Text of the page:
LeBron James v Michael Jordan: Battle of NBA's Kings
LeBron James might be the greatest athlete the NBA has ever seen. Some even argue he is the greatest player the league has ever seen.
LeBron James is undoubtedly one of the greatest players to have ever played the game of basketball. While he has accomplished so much on the court, his status as a top-five player remains in question due to his record in NBA Finals.
His game blends the desired skills and qualities of many greats, from the physical presence of Wilt Chamberlain and Bill Russell to the passing vision and IQ of Magic Johnson, and the elevation of his game when it matters the most to replicate undeniably the greatest of all-time: Michael Jeffrey Jordan.
To be honest, the only issue with LeBron is his Finals record of 3-5 and it just doesn't seem fair to criticise his outstanding career achievements due to one statistic.
When LeBron entered the league, he was only 18 years old with unbelievable expectations placed on him. With the title "The Chosen One" tattooed on his back, LeBron was the centre of that NBA offseason, viewed by many to be the saviour of a dying Cavaliers franchise. He did not disappoint in his rookie season, averaging close to 21 PPG along with 6 APG and 5.5 RPG which allowed him to bag the Rookie of the Year award, the first of many coveted individual NBA awards.
After coming into the league looking quite skinny (at least compared to what he looks like now), he immediately established himself as a physical force on the offensive end and anchored the Cavaliers defence with his tremendous leaping ability. Barring his team's average performances, LeBron's first few years in the NBA were a strong indication of what was to come from the All-Time great.
Even though James was probably the closest to Jordan in terms of the freak of nature that the latter was, he knew that he had to win championships in order to lay out a lasting legacy. In 2007, LeBron carried the Cavaliers to the franchise's first ever NBA Finals appearance. In only his 4th year, he led a rather paltry Cavaliers to the Finals, defeating a strong Washington team and eventually striding past the rock-solid Pistons led by Rip Hamilton and Chauncey Billups.
Personally, taking that team to the Finals should be considered a massive achievement considering the fact that many greats required another superstar to reach the Finals (look at Magic who had Kareem, Jordan who had Pippen, Malone who had Stockton, Chamberlain who had Jerry West). Unfortunately, his first Finals appearance resulted in a 4-0 sweep to the well-oiled Spurs who had their dynamic trio of Duncan, Parker and Ginobili.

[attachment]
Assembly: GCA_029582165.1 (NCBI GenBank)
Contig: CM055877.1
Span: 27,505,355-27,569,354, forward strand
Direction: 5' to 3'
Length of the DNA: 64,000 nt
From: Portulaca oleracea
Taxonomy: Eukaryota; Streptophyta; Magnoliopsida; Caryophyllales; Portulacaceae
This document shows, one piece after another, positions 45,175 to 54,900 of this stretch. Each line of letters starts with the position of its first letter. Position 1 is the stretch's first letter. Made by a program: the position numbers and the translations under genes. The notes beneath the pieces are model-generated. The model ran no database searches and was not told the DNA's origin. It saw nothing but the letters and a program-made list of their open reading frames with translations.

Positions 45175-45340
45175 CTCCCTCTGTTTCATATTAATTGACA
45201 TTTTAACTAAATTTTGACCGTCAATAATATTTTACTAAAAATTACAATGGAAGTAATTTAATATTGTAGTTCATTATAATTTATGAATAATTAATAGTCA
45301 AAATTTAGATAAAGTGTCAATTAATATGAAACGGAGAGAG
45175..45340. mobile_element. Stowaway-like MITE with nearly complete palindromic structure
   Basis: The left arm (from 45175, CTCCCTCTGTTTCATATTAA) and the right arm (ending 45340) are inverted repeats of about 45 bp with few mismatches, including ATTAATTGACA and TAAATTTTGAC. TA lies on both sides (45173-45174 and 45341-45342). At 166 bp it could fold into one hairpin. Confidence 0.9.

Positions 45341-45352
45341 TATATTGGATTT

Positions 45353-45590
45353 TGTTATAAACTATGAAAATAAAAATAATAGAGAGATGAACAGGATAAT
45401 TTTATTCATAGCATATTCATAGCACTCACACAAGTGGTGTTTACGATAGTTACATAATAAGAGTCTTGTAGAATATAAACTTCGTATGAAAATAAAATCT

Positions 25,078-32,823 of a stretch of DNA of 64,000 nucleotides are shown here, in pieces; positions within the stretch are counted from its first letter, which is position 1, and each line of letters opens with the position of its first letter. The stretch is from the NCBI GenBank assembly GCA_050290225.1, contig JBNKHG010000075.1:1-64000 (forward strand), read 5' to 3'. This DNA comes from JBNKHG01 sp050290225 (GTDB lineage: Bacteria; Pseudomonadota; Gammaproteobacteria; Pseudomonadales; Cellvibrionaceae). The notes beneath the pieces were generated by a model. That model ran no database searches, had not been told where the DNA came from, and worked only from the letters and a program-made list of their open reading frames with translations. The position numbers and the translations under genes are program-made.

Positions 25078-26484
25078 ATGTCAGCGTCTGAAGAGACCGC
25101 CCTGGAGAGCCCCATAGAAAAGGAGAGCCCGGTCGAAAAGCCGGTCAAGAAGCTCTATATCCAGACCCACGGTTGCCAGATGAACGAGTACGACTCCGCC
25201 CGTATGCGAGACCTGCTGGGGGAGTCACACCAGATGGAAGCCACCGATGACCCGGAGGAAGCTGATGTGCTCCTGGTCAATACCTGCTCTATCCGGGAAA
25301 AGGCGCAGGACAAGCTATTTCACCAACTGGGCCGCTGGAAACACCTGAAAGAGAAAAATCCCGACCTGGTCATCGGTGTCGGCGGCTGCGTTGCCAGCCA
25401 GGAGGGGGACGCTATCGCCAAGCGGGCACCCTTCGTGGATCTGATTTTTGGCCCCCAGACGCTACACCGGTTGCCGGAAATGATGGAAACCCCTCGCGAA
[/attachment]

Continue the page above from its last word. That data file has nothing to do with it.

Nevertheless, considering how early the loss was, that should be disregarded or at least have an asterisk next to it to show who his crew was that year.
Another reason why people tend to sway towards Jordan and not LeBron would be the infamous "Decision" wherein LeBron left the Cavaliers to join the Miami Heat. Many felt it was the easy way out and thought he lacked the "competitive edge" Jordan possessed. Very few dig deeper to realise that LeBron basically spent seven years with the Cavs without a supporting cast close to that of Jordan's Bulls.
Furthermore, he battled one of the greatest teams of all time in the Warriors (one Finals without Kyrie Irving or Kevin Love) so when people say that LeBron is not a competitive player, they tend to forget some of his hardest endeavours on the court.
So now that we put the case for championships aside, we can talk about averages. Yes, definitely, LeBron averages less ppg than Jordan and looks to be far less of a threat in terms of jump shooting compared to Jordan. Unlike Jordan though, LeBron possesses the gifted ability to find an open man and make the right basketball play.
His passing range is far greater than that of Jordan's and he can grab a few more rebounds per game as well. To be fair to Jordan, even with all these stats and averages LeBron still has not quite leapfrogged MJ and to really compare the two superstars, we need to look at the 32-year-old's impact on the court aside from averages, and also his longevity.
Jordan always made the team he was on great probably because he was such a tenacious scorer and defender. LeBron makes his team better because of his IQ, passing, and defending. Both were always the best players on their teams and almost always the best in the league. The few losses LeBron has are his Finals and regular season DPOY.
So when you look at the ex-Heat's career as a whole, it is safe to say he easily belongs in the top five of all time. He still has a good 4-5 years in him and the way he is going, I see him surpassing Jordan soon simply due to the longevity of his career. Whether he chooses to go to the Lakers or remain with the Cavaliers, one thing is for sure: he will take his team back to the Finals where he seems to have some unfinished business.